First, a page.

lesson by Tim Smelser

Waiting for the Lord

Beginning in Psalm 27:1, David praises God’s strength in his life. He expresses confidence in God’s ability to deliver him from various tragedies and difficulties. He expresses his desire to worship his God in joy. The first six verses declare trust and confidence, but the tone changes in verses 7-12 where he entreats God not to hide His face. David expresses fear of those plotting against him, and a study of his life demonstrates the reasons behind those fears.

David’s Life of Adversity

We are introduced to David in his defeat of the Philistine warrior Goliath, but his life becomes more difficult from this point. In I Samuel 21:1-10, David is fleeing for his life, and king Saul murderously pursues him. Those who assist him are murdered in the very next chapter, deaths for which David feels responsible. In chapter 23, David has to flee even after defending a city from the Philistines, and I Samuel 25:44 records Saul giving David’s wife to another man. He is forced to hide among rocks and caves. In II Samuel 15:13-14, King David’s own son Absalom plots against him. David again has to flee for his life. David’s life is full of danger and distress, and he approaches God with these concerns even when expressing his joy in the Lord as he does in Psalm 27.

Psalm 27:13-14 conclude David’s thoughts. Even feeling forsaken by all around him, he sings of his belief that he will again see God’s goodness. He instructs himself and us to wait on the Lord in His time. It is reminiscent of Moses comforting the Israelites before the Red Sea when he calls upon them to be still. It is a lesson of patience and fortitude, and it is often difficult to be patient. Wait for the Lord.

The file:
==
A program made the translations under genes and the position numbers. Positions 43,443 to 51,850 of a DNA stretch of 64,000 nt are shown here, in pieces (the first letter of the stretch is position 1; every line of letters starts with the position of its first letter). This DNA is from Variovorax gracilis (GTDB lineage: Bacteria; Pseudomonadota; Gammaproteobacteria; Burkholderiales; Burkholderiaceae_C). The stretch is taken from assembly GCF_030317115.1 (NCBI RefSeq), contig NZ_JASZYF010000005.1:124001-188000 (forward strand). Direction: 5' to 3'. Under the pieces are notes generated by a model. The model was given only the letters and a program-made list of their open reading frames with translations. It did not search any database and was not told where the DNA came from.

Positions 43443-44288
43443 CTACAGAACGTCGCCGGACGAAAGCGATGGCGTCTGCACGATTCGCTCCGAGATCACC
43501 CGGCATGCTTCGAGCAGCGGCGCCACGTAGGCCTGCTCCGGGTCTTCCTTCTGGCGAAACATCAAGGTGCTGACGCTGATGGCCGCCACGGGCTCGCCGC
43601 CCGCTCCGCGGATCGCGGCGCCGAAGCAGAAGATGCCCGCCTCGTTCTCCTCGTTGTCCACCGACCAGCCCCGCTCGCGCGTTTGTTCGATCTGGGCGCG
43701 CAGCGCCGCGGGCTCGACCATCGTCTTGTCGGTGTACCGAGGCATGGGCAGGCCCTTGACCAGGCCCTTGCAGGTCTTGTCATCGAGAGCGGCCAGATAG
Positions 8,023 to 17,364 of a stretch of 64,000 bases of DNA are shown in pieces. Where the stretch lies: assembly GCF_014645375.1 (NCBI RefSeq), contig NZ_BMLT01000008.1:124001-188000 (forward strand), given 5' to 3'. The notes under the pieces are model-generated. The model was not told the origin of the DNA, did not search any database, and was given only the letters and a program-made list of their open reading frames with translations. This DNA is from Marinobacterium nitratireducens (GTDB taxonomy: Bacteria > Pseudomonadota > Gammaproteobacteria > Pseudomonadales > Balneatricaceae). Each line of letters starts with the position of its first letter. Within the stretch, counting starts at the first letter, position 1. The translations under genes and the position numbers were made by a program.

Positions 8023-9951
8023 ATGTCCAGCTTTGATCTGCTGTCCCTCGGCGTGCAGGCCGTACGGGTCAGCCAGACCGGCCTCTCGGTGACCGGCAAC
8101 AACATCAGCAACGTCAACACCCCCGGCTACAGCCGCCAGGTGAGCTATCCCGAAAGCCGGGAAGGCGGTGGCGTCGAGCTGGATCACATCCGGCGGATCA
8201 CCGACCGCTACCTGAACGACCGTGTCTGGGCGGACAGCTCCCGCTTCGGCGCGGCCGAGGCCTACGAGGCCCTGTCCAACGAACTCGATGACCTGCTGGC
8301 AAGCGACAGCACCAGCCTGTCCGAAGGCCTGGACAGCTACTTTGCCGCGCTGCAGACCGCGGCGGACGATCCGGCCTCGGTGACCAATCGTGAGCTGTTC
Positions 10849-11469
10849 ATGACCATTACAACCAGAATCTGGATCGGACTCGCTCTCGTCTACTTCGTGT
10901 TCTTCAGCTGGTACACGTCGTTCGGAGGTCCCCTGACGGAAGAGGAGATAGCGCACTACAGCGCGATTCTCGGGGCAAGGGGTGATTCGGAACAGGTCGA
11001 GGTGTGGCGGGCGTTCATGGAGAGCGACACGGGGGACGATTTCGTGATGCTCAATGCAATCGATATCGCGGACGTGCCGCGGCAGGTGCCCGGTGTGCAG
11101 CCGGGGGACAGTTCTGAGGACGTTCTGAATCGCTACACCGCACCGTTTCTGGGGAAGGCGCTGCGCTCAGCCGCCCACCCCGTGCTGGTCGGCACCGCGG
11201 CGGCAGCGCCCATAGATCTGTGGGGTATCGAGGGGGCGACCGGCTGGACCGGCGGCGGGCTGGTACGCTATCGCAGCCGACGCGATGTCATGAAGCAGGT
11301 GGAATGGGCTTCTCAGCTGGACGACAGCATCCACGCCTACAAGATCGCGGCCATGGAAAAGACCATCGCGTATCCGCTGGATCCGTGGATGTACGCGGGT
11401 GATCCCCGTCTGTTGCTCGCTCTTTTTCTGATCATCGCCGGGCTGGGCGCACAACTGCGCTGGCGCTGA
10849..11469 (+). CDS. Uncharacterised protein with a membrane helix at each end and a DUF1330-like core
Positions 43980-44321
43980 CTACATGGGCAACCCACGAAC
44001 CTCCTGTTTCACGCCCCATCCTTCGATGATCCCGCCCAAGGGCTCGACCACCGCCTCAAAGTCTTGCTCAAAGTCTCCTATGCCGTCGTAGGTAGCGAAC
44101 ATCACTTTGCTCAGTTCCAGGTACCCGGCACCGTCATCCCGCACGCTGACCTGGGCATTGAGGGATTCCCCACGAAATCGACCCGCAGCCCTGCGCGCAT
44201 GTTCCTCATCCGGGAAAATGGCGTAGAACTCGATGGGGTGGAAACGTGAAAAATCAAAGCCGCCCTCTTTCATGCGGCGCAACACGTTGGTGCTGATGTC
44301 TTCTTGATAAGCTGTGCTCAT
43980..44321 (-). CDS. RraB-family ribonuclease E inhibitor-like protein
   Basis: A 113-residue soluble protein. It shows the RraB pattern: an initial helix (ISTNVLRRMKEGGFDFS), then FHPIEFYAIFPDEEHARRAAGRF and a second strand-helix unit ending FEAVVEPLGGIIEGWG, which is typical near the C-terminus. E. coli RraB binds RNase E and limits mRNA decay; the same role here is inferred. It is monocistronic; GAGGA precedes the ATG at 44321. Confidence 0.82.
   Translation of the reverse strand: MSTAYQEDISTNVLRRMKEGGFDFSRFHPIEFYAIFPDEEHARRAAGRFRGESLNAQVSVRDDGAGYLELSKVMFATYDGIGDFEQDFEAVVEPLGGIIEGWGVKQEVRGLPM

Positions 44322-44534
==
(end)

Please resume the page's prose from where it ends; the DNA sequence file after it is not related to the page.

Trusting in the Lord

What does it meant to wait for the Lord? It is about trusting in God and looking to Him for answers. When Moses called upon the people of Israel to be still, he wasn’t calling upon them to remain inactive. He was calling upon them to remain calm and be ready to respond when God’s deliverance was made available. There are some things we must do if we are waiting on the Lord.

  • Continual Fellowship with God. I John 1:6 encourages active involvement in our relationship with God. If I am looking to God, I must be in communion with Him.
  • Constant prayer. I Thessalonians 5:17 calls upon us to pray continuously. We pray to God in good times and in bad. We speak with our God regularly to help maintain that relationship He desires.
  • Remain in His presence. The entire book of Hebrews warns against the dangers of drifting away from God. Chapter 2:1, 4:16, and 6:1 call us to draw near to God, so we may trust in Him.
  • Stay in the fight. I Kings 19 sees Elijah in fear of his life (much like David is time and again), and verse 18 records God reminding Elijah that he is not alone.

In His Time; In His Way

We have to be patient with God and remind ourselves that His time is not our time. God has never promised He will remove our trials, nor has He promised to make life easy. He may not even let us know the reason for our trials, but He has promised that our trials would make us stronger. James 1:2-3 tells us the testing of our faith produces endurance. In James 5:16, the author writes that our prayers for each other work, and we can better comfort one another if we have been prepared to do so through our own. Finally, God promises these trials will draw us nearer to Him. James 4:8 says that God draws nearer to us when we draw near to Him.

Like David, we can grow spiritually when facing the trials of this life. We can find peace and strength in Him. We can wait for God with the hope that we will dwell with Him forever in His house.

lesson by Tim Smelser